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BigLaw Partner Falsified Docs to IRS

Attorney Adam Wiensch meant well, but did it wrong.

Wiensch was trying to help clients transfer wealth to their children free of estate and gift taxes, which is possible in estate planning. But he crossed the line when he falsified documents and sent them to the Internal Revenue Service.

He should have known the IRS has estate tax attorneys, too. It cost Wiensch his job, his reputation, and his license -- for now.

Charges Filed Against Unknown Letter-Writer for Threatening Judge

Somewhere -- among hundreds of millions of Americans -- is a criminal stamp-licker.

Prosecutors have charged the unknown licker with sending a threatening letter to a judge. They don't know who the defendant is, but for now they're calling him John Doe.

They found his DNA on a stamp attached to an envelope. Unfortunately for the Wisconsin authorities, his DNA is not in the government's database.

Florida Supreme Court Squares Off With Governor

While one court drama played out in Washington, another one unfolded in Florida.

No, we're not talking about the hanging chads episode. That soap opera ended a decade ago.

In the latest installment of Florida reality television, the Florida Supreme Court says the governor cannot choose the next justices of the court. Believe it, or not.

Judges Gone Wild in Texas Political Controversy

It's not every day that a judge sues somebody.

It's even more rare when a judge sues another judge, but a Fort Worth jurist claims a supervising judicial officer retaliated against her. Although the suit says it's about politics, it's a lot more personal.

Judge Diane Scott Haddock claims Judge Patricia Baca-Bennett told her to "get her husband under control" to stop his political activity. That allegedly created a hostile work environment of Texas proportions.

Clerks Sue Over Pay, but Too Late

Nobody likes to leave money on the table.

In a card game, you might expect to lose money once in a while. But when your employer shorts you, that's something else.

So when two city clerks sued for $22,000 in unused sick pay, they expected to get it back. Instead, they got a bad hand.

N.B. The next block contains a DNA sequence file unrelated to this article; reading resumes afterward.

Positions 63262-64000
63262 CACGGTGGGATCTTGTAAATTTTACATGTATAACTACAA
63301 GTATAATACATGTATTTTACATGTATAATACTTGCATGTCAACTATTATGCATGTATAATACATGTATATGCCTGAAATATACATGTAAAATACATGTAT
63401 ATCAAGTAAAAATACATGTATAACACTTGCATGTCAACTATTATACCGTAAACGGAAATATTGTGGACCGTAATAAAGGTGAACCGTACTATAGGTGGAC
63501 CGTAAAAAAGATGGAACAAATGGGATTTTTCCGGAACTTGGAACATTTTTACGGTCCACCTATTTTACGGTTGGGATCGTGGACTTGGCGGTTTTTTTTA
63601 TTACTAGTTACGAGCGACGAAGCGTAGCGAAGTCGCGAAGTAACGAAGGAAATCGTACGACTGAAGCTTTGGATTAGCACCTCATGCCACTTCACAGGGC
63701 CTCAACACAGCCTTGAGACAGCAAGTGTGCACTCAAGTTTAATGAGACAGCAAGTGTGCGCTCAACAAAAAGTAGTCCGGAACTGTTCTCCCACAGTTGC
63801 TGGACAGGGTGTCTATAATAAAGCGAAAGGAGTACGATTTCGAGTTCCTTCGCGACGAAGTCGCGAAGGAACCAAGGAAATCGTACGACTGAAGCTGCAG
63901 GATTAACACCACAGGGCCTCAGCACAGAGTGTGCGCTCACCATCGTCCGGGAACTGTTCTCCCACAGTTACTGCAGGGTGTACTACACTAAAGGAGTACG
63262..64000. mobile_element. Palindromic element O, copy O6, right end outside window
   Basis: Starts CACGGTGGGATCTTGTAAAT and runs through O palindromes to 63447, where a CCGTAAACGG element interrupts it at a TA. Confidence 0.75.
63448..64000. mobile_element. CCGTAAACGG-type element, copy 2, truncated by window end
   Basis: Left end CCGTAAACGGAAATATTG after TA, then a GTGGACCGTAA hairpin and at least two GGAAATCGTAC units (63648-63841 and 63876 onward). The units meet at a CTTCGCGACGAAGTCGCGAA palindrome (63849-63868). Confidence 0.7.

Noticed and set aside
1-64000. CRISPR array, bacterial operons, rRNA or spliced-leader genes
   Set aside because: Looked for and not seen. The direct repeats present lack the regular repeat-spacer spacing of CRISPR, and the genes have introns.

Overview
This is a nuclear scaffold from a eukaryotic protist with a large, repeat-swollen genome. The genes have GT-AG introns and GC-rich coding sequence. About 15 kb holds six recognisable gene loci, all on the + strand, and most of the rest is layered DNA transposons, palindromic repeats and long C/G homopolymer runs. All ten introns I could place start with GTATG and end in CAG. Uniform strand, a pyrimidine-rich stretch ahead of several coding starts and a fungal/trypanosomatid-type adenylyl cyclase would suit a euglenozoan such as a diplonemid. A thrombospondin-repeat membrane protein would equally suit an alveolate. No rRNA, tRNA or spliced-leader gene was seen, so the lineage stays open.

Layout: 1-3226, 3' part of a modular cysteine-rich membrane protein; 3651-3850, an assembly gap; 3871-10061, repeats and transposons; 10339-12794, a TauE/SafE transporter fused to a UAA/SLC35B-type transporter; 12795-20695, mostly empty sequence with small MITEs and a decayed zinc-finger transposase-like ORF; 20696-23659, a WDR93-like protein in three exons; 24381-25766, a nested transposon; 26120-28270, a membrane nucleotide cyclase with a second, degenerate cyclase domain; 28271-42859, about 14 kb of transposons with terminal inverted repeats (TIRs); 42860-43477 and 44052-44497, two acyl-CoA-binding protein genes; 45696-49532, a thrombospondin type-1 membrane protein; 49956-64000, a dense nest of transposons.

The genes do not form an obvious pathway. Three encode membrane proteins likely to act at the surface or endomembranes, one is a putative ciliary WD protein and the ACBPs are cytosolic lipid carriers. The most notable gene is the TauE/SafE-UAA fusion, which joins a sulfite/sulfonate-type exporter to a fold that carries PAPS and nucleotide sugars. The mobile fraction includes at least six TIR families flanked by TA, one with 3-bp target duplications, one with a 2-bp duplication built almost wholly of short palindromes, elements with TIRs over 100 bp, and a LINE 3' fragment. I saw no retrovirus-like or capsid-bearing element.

Do you have any cases that you just absolutely dread working on? Or clients that you just wish you never signed up in the first place? Or a case with facts so bad you wish you were never even born? Do you have a penchant for hyperbole?

Well, given that a lawyer's job is to resolve legal problems, for your own mental health, you may want to consider seeing if any of those cases you view as torture can be cleared off your plate. And though your client holds the keys to settlement, there are definitely a few things you can discuss with your client to make it more attractive for them to settle.

For those lawyers out there dreaming of landing that celebrity client to help their practices take off, the following is a cautionary tale. Sometimes chasing and serving celebrities can land a lawyer in a whole lot of trouble.

Suge Knight's former attorney was recently arrested on bank fraud charges. He is alleged to have deposited 21 U.S. Treasury checks from tax refunds, totaling over $1 million in various client trust accounts. Unfortunately though, those checks were deemed stolen, though he isn't alleged to have done the stealing.

When it comes to wedding engagements, it's not uncommon for big law lawyers to go, well, big. And that's just what one big law associate in D.C. did. Though sadly, things didn't quite work out like he expected.

Acquiescing to his soon to be fianc�'s demands for a high quality 3.5 to 5 carat diamond ring, the attorney spent nearly $60K more than his original $40K budget. Unfortunately (or maybe fortunately) for the pair, the engagement didn't last. However, that wasn't the end of the drama, which is likely to last as long as the loan payments on the $30K loan the attorney took out to be able to purchase the ring, particularly as he's filed a lawsuit seeking the return of the ring, and other financial damages.

Impeached Justice of the West Virginia Supreme Court Sues Lawmakers

When a former state supreme court justice sues the governor and the entire legislature, you know something has to be wrong.

Actually, everything looked wrong when the West Virginia legislature voted to impeach the whole supreme court. One member of the court has pleaded guilty and another is facing charges in the government-spending scandal.

Robin Davis, however, is not going down without a fight. She says she did nothing wrong, sort of.

One Cook County judge is learning a hard lesson: People, and especially the people in your courthouse and chambers, don't want to know about the sexual conquests, or failures, of judges, no matter how sad you are that a former classmate you may or may not have been intimate with snubs you. Also, judges shouldn't refer to former classmates (or anyone for that matter) as a "bitch," even if you're talking to someone else. The internet might want to know, but that's a whole different thing.

While the allegations against the Cook County judge are still just that, he has been temporarily reassigned to administrative duty while the matter is being investigated and handled.